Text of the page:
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    @STATUS_ACCESS_DENIED This also doesn't work with tcsh (and therefore presumably not with csh either). The `\` method does – Levon May 25 '12 at 13:15
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    The backslash feature is not secure. While it provides protection against similarly-named aliases, it does not provide protection against similarly-named functions. – Dejay Clayton Jun 17 '15 at 18:48
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    @JoelFan I'd much rather have the few extra characters and have my scripts be easy to follow and work for everyone. Rather than a cryptic slash which is not intuitive, easy to miss, not well documented, and doesn't work for bypassing functions. – Dennis Dec 18 '18 at 9:52

The alias is just a defined shortcut. In this example, the alias defined is the string ls, which executes ls --color=auto. If you don't want that behavior, you can call the binary ls using the absolute path.

So executing just /bin/ls will produce output without color because it is not the alias you defined.

You could also change the alias to something different, or add a new alias that executes just ls without the color parameters.

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    You have to know where the command is. On some systems, the division between /bin and /usr/bin is arbitrary. – Keith Thompson May 25 '12 at 20:50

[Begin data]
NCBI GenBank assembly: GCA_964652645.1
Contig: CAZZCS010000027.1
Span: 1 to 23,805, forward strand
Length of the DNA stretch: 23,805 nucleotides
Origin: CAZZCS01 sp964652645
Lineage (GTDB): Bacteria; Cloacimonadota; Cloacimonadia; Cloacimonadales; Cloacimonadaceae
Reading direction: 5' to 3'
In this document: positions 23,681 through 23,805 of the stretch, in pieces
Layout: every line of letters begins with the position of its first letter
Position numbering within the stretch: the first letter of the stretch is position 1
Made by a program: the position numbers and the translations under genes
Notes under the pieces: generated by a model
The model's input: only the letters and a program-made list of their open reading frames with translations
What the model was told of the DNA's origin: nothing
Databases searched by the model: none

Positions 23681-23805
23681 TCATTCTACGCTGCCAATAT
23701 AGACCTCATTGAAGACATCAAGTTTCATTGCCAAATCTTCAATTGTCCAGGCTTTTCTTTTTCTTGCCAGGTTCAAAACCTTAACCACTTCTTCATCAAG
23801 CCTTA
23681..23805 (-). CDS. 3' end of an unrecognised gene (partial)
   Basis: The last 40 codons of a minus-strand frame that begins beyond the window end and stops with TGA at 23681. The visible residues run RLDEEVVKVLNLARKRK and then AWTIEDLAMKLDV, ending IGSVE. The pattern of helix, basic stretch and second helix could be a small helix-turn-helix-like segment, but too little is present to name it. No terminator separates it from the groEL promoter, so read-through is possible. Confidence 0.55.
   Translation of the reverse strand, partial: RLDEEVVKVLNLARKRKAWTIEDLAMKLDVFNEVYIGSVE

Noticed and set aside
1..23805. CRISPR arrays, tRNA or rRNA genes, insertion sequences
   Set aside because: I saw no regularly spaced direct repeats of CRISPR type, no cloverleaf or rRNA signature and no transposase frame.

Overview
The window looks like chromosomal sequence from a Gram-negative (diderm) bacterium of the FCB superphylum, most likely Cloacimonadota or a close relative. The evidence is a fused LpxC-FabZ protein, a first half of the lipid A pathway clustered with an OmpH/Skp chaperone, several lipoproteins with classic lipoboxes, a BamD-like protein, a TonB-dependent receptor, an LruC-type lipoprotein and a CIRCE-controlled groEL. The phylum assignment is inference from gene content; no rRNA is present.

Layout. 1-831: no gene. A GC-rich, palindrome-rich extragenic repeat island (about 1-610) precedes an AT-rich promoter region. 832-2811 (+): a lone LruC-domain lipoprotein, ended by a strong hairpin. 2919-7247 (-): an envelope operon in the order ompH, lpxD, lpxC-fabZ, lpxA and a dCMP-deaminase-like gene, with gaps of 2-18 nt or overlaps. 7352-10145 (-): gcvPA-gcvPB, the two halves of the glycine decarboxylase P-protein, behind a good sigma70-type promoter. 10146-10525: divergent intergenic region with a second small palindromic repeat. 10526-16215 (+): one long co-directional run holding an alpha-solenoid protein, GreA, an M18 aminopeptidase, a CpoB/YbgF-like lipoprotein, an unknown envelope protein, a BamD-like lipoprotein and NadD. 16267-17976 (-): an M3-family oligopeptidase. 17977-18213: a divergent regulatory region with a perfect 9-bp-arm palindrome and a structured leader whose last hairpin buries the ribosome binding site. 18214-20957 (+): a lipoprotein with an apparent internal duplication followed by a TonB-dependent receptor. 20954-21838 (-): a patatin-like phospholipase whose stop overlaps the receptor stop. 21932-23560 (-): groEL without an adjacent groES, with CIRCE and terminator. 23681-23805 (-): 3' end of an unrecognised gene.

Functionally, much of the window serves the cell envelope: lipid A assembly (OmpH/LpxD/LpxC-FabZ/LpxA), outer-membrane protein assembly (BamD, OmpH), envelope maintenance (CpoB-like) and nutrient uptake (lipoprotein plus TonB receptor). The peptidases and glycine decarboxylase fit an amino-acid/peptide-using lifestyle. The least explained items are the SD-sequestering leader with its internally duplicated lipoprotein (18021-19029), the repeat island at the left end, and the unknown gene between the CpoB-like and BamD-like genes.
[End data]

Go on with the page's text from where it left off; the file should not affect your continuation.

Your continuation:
• @KeithThompson For that, you could use which for some commands: which ls. – cst1992 Apr 19 '16 at 11:44
  • @cst1992: If you're going to use which (or type), it does a lookup via $PATH; you might as well just use ls or \ls rather than specifying the path. – Keith Thompson Apr 19 '16 at 15:10

Another way, building upon @uther's answer, is to use $(which ...) or `which ...` (using backticks ``) to automatically find the executable's path. This will work in bash:

$(which ls)

`which ls`

Undoubtedly, simply prefixing the command with a \ is much shorter.

UPDATE: According to How to use `which` on an aliased command?, this doesn't seem to be reliable at all.

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  • What's the brackets for? I guess you mean `which ls` to execute the binary directly. – amyassin May 25 '12 at 9:34
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    @amyassin: Both syntaxes are equivalent. (BTW, how did you get the backticks into the code formatting?) – krlmlr May 25 '12 at 11:25